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  11. #11
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    Quote Originally Posted by CHT View Post
    Keep in mind for #2 the trainer is not being asked to comment on the actions/incident, just on the current state of the horse's training.

    So not a:
    - Do you think the trainer did his job?
    But rather a:
    - Is this horse currently exhibiting behaviour that would make you question getting on it and/or are its reactions what you would consider typical for a horse its age and with its experience.
    Regardless, they are asking for a professional opinion. It's an assessment. If you don't have a professional way to make the assessment that will stand up in court AND you can't back it up with some sort of credentials, you may (will?) get taken to task if the whole mess goes to trial and the trainer's attorney has his/her way with you. That's why I suggested talking to YOUR attorney first - it's a reality check re: the rules of evidence and the in and outs of being an expert witness.

    (I am not an attorney but have involved with just enough trials to be dangerous. Or to have a standing piece of advice which is: consult your attorney!!!)



  12. #12
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    Default

    Quote Originally Posted by CHT View Post
    Keep in mind for #2 the trainer is not being asked to comment on the actions/incident, just on the current state of the horse's training.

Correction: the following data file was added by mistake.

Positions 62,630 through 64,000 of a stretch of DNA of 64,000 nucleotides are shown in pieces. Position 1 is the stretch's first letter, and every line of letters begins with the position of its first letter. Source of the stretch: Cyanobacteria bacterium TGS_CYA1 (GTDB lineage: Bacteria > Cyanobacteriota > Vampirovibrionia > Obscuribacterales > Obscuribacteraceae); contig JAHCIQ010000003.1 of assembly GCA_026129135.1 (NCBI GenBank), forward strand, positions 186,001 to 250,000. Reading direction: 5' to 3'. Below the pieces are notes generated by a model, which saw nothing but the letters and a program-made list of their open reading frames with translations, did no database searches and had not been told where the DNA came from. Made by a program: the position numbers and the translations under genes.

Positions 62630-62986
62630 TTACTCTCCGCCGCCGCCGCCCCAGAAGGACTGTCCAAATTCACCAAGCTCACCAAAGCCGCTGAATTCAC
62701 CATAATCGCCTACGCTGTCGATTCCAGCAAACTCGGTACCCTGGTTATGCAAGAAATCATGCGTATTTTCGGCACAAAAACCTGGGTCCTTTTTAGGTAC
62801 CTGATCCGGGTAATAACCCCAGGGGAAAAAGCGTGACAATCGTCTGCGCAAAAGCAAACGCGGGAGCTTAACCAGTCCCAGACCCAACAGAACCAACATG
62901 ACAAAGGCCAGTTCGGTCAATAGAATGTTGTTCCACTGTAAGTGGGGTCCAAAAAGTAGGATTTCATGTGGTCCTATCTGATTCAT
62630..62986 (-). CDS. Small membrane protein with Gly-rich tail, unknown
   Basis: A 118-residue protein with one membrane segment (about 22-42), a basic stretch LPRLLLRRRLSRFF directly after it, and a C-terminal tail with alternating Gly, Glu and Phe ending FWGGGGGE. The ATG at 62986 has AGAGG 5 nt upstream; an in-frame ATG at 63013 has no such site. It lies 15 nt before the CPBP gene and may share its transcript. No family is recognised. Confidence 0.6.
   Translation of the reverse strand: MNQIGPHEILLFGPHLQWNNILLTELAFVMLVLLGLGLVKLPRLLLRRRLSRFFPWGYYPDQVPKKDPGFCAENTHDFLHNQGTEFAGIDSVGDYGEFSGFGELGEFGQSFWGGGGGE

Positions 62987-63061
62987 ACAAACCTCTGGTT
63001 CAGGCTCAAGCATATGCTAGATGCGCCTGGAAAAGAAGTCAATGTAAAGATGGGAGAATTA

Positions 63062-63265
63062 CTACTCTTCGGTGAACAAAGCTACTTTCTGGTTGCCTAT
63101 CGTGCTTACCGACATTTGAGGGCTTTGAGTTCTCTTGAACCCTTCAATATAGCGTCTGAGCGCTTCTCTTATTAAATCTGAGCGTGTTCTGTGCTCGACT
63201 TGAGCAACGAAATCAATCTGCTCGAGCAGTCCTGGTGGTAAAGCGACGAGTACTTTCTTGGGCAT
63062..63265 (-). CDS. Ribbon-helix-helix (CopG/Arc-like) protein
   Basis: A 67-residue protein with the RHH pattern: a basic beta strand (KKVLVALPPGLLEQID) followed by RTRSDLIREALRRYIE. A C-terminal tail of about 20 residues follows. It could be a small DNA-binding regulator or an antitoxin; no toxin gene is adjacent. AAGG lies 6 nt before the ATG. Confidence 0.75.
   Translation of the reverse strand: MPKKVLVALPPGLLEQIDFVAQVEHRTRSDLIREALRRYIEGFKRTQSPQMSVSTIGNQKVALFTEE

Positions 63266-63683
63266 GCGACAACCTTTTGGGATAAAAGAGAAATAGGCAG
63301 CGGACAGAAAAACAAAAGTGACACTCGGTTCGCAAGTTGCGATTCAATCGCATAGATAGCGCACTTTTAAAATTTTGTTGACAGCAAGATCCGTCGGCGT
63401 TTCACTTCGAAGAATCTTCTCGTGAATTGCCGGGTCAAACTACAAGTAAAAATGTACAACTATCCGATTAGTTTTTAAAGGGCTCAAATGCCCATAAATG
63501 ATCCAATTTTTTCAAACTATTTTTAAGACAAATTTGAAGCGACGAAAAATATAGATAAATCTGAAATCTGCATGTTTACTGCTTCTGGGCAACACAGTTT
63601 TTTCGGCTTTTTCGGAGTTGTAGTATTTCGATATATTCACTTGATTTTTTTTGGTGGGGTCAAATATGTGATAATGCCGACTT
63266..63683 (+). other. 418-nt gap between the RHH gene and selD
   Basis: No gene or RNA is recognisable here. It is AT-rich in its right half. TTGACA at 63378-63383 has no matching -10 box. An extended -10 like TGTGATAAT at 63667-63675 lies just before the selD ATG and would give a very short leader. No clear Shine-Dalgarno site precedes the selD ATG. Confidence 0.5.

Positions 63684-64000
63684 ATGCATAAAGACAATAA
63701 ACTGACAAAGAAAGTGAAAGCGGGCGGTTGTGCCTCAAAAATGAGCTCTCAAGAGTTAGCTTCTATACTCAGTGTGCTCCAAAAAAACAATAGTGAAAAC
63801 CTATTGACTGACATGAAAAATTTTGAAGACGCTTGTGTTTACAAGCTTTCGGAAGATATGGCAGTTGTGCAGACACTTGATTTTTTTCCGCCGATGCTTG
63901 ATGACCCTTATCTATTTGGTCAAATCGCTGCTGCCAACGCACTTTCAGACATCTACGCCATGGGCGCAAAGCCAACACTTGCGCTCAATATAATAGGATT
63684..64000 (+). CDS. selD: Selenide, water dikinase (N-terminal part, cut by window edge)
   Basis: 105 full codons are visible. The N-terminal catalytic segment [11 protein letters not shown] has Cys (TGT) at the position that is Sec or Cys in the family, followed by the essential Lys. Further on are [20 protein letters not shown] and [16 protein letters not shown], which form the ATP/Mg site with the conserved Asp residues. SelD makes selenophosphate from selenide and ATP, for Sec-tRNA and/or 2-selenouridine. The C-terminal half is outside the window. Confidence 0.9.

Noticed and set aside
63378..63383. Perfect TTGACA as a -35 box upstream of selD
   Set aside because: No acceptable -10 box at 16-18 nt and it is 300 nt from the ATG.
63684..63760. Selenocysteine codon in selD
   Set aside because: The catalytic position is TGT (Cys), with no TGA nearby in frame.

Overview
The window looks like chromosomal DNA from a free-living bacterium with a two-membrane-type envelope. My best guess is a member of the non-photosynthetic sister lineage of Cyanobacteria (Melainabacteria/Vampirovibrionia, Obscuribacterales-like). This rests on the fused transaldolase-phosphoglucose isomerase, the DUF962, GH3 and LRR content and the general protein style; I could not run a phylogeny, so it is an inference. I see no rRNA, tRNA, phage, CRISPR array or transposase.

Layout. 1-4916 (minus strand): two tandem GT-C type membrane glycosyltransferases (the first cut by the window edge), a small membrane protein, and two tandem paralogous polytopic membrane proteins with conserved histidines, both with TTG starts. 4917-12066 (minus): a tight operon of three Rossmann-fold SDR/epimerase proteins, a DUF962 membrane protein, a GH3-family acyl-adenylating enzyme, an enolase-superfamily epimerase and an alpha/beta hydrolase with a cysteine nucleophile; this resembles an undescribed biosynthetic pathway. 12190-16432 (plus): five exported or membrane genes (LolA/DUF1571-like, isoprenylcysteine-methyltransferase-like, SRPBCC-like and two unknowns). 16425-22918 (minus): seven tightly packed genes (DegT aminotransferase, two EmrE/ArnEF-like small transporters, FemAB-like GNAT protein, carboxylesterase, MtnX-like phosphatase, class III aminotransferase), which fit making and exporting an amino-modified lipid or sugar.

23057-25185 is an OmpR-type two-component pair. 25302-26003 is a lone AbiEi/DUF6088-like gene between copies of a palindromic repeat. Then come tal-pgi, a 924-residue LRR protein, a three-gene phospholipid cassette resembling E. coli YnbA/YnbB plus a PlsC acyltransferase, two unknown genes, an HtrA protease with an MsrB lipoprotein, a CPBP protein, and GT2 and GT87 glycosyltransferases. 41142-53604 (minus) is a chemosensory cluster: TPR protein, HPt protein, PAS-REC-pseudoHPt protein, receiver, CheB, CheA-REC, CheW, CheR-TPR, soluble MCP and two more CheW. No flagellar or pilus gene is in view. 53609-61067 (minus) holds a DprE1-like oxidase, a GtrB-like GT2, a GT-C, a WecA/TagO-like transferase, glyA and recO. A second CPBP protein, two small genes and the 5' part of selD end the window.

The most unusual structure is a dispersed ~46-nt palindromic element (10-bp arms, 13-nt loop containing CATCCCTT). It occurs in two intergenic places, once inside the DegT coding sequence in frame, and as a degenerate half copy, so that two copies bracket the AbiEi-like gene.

So not a:
    - Do you think the trainer did his job?
    But rather a:
    - Is this horse currently exhibiting behaviour that would make you question getting on it and/or are its reactions what you would consider typical for a horse its age and with its experience.
    Of this, I'm pretty sure I could answer for a using western horse trained using traditional methods, plus add in a bit of hunt seat and lower level dressage. However, if the 'training system' (whatever that is) used is something like the Peps, then, nope, I wouldn't know because it would be like asking what Pluto's surface looks like. I couldn't tell you although I've had some of their training on a couple of my horses and thought it was terrible.

    So, there's that line of thought too. All in all, I'd prolly just try to wiggle out of it and go about my way.
    Last edited by goneriding24; Mar. 25, 2013 at 11:48 PM. Reason: Clarifying.